CM . . .
. Volume XX Number 26. . . .March 7, 2014
Bubbly Troubly Polar Bear.
Lisa Dalrymple. Illustrated by Elizabeth Pratt.
St. John’s, NL: Tuckamore Books, 2013.
32 pp., pbk., $12.95.
Preschool-grade 2 / Ages 4-7.
Review by Myra Junyk.
Bring your kids in and we’ll show them the ropes
At Mr. McDermott’s Detergents and Soaps!
Nat giggles, “Dad Mr. McDermott won’t care
if you bring in three kids and just one polar bear.”
Nat’s father gets an invitation from his boss, Mr. McDermott, to bring his children – Nat, Alexander and Baby Kate – to visit the soap factory where he works! Nat decides to bring along her pet polar bear.
At the soap factory, Nat is concerned about the three mystery sacks that her polar bear has brought with him. Everything is going well until suddenly she hears a strange sound,
Two seals appear from one of her polar bear’s sacks. They splash about in the soap factory, and the bubbles keep growing! The two other mystery sacks reveal more than a dozen black and white puffins and a moose.
The factory is now covered in soap bubbles as the family tries to clean up the disaster. When Mr. McDermott appears, instead of being angry about the terrible mess, he is thrilled by the work of the animals and decides to keep them! Dad is relieved that “We’ll have – for today – no more Polar Bear Troubly.”
Lisa Dalrymple’s rhyming text is lighthearted and engaging. At first glance, the story of a mischievous polar bear with three mystery sacks visiting a soap factory appears to be a bit contrived. However, readers will enjoy the fast-paced and amusing outcome of this premise. Nat and her family wander around in the soap factory as the disaster unfolds around them. All of the animals become dynamic characters in the narrative. The polar bear is a trickster who loves a good laugh. The seals, puffins and the moose are fun-loving and very interested in the soap factory.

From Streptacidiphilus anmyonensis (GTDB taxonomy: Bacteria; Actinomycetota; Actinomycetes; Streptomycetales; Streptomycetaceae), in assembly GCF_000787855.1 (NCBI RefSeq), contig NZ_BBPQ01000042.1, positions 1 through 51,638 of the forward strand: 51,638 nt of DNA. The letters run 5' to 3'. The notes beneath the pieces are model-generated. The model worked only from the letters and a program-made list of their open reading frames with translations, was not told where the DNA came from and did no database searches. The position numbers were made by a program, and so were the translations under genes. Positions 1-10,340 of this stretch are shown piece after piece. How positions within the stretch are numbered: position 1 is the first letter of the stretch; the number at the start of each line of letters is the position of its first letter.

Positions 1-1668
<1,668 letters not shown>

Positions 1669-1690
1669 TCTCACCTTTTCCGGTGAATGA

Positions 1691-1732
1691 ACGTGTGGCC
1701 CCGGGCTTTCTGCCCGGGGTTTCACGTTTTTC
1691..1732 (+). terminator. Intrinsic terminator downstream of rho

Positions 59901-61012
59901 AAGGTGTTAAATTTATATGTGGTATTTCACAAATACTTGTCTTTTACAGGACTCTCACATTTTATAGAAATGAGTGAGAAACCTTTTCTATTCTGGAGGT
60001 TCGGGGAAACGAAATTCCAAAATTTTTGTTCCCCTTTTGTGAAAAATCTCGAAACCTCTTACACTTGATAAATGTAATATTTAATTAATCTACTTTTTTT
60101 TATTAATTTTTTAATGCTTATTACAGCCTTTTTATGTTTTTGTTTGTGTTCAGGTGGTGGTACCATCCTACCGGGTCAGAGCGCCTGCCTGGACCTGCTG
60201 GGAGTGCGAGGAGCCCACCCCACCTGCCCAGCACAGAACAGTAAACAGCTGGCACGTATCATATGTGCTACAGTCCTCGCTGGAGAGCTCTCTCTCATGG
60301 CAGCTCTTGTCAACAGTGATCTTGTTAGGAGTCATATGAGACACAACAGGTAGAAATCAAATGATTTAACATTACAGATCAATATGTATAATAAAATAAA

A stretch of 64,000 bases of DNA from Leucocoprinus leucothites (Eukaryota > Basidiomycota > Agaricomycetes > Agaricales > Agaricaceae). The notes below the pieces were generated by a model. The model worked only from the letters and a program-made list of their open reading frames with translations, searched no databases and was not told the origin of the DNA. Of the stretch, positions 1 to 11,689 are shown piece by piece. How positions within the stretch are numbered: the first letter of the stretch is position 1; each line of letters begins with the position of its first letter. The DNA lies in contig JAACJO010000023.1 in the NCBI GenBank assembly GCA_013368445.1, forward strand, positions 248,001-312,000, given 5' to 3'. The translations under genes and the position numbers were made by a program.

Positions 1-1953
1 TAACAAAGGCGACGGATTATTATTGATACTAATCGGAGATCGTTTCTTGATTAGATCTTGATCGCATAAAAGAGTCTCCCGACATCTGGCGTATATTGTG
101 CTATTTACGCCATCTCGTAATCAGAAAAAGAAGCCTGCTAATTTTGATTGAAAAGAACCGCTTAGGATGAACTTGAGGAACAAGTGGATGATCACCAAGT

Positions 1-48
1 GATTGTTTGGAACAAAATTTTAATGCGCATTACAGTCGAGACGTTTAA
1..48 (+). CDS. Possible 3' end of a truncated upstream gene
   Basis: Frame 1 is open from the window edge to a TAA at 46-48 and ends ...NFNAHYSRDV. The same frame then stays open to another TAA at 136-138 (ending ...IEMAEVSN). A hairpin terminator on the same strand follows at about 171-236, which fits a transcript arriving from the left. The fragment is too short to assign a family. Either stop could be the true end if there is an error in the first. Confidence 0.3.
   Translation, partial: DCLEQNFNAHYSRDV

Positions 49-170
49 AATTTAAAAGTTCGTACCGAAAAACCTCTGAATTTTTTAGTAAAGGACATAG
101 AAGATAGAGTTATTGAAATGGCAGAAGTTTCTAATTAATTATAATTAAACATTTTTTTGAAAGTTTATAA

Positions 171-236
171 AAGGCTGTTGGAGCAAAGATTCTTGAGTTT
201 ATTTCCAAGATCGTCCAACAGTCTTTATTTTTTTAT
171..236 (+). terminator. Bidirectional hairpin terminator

Bubbly Troubly Polar Bear is Lisa Dalrymple’s third book. Her last book, Skink on the Brink, was named as a recommended read by the Canadian Toy Testing Council (2014) and also appeared in the Canadian Children’s Book Centre Best Books for Kids and Teens (Fall 2013). This is her second collaboration with illustrator Elizabeth Pratt.
Pratt’s illustrations are bright, colourful and action-packed. The rhyming text gives the illustrator a lot of scope to provide readers with more detail about the narrative. Not only do Nat and her family members come to life in their actions and expressions, but the animals also take on definite personalities through the illustrations. The pesky polar bear gently puts a protective arm around Nat as they observe the laboratory in the basement of the soap factory. He sweats as he carries the sack full of seals up the stairs. He squirms when he realizes that the seals have escaped and are causing a bubbly mess in the factory!
Bubbly Troubly Polar Bear could be used as a read-aloud for children at home and with students in primary classrooms. Once young readers become familiar with the text, they could participate in a shared reading experience. The sounds of the various animals would definitely engage them in the text. Dalrymple’s story will inspire discussion about issues as far-ranging as factory production, safety issues, pets, polar bears, soaps/detergents, and family.
Myra Junyk, a literacy advocate and author, lives in Toronto, ON.
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